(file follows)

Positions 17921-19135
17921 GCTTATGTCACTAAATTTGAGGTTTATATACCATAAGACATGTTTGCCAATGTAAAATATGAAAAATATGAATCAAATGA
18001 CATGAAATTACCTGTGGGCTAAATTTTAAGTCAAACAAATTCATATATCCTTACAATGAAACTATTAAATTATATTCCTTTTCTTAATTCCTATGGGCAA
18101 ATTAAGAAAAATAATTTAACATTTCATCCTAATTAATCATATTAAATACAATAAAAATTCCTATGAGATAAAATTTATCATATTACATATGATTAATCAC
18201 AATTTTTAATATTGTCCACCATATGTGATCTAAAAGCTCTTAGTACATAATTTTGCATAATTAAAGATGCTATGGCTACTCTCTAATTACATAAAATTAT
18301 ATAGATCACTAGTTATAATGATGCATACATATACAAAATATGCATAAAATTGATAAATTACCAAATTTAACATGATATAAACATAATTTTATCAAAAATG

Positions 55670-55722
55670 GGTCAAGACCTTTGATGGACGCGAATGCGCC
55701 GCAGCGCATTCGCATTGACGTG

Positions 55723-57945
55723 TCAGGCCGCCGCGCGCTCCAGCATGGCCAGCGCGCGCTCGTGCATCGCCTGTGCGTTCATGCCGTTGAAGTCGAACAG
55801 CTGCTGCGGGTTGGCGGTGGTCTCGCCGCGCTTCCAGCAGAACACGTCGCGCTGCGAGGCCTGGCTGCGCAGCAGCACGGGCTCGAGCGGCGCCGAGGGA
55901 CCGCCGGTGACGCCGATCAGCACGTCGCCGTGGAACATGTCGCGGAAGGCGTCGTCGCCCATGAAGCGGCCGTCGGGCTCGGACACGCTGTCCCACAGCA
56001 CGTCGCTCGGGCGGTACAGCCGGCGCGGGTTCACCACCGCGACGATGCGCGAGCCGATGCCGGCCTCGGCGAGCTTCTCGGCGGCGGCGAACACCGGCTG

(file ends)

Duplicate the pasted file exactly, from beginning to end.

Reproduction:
Positions 17921-19135
17921 GCTTATGTCACTAAATTTGAGGTTTATATACCATAAGACATGTTTGCCAATGTAAAATATGAAAAATATGAATCAAATGA
18001 CATGAAATTACCTGTGGGCTAAATTTTAAGTCAAACAAATTCATATATCCTTACAATGAAACTATTAAATTATATTCCTTTTCTTAATTCCTATGGGCAA
18101 ATTAAGAAAAATAATTTAACATTTCATCCTAATTAATCATATTAAATACAATAAAAATTCCTATGAGATAAAATTTATCATATTACATATGATTAATCAC
18201 AATTTTTAATATTGTCCACCATATGTGATCTAAAAGCTCTTAGTACATAATTTTGCATAATTAAAGATGCTATGGCTACTCTCTAATTACATAAAATTAT
18301 ATAGATCACTAGTTATAATGATGCATACATATACAAAATATGCATAAAATTGATAAATTACCAAATTTAACATGATATAAACATAATTTTATCAAAAATG

Positions 55670-55722
55670 GGTCAAGACCTTTGATGGACGCGAATGCGCC
55701 GCAGCGCATTCGCATTGACGTG

Positions 55723-57945
55723 TCAGGCCGCCGCGCGCTCCAGCATGGCCAGCGCGCGCTCGTGCATCGCCTGTGCGTTCATGCCGTTGAAGTCGAACAG
55801 CTGCTGCGGGTTGGCGGTGGTCTCGCCGCGCTTCCAGCAGAACACGTCGCGCTGCGAGGCCTGGCTGCGCAGCAGCACGGGCTCGAGCGGCGCCGAGGGA
55901 CCGCCGGTGACGCCGATCAGCACGTCGCCGTGGAACATGTCGCGGAAGGCGTCGTCGCCCATGAAGCGGCCGTCGGGCTCGGACACGCTGTCCCACAGCA
56001 CGTCGCTCGGGCGGTACAGCCGGCGCGGGTTCACCACCGCGACGATGCGCGAGCCGATGCCGGCCTCGGCGAGCTTCTCGGCGGCGGCGAACACCGGCTG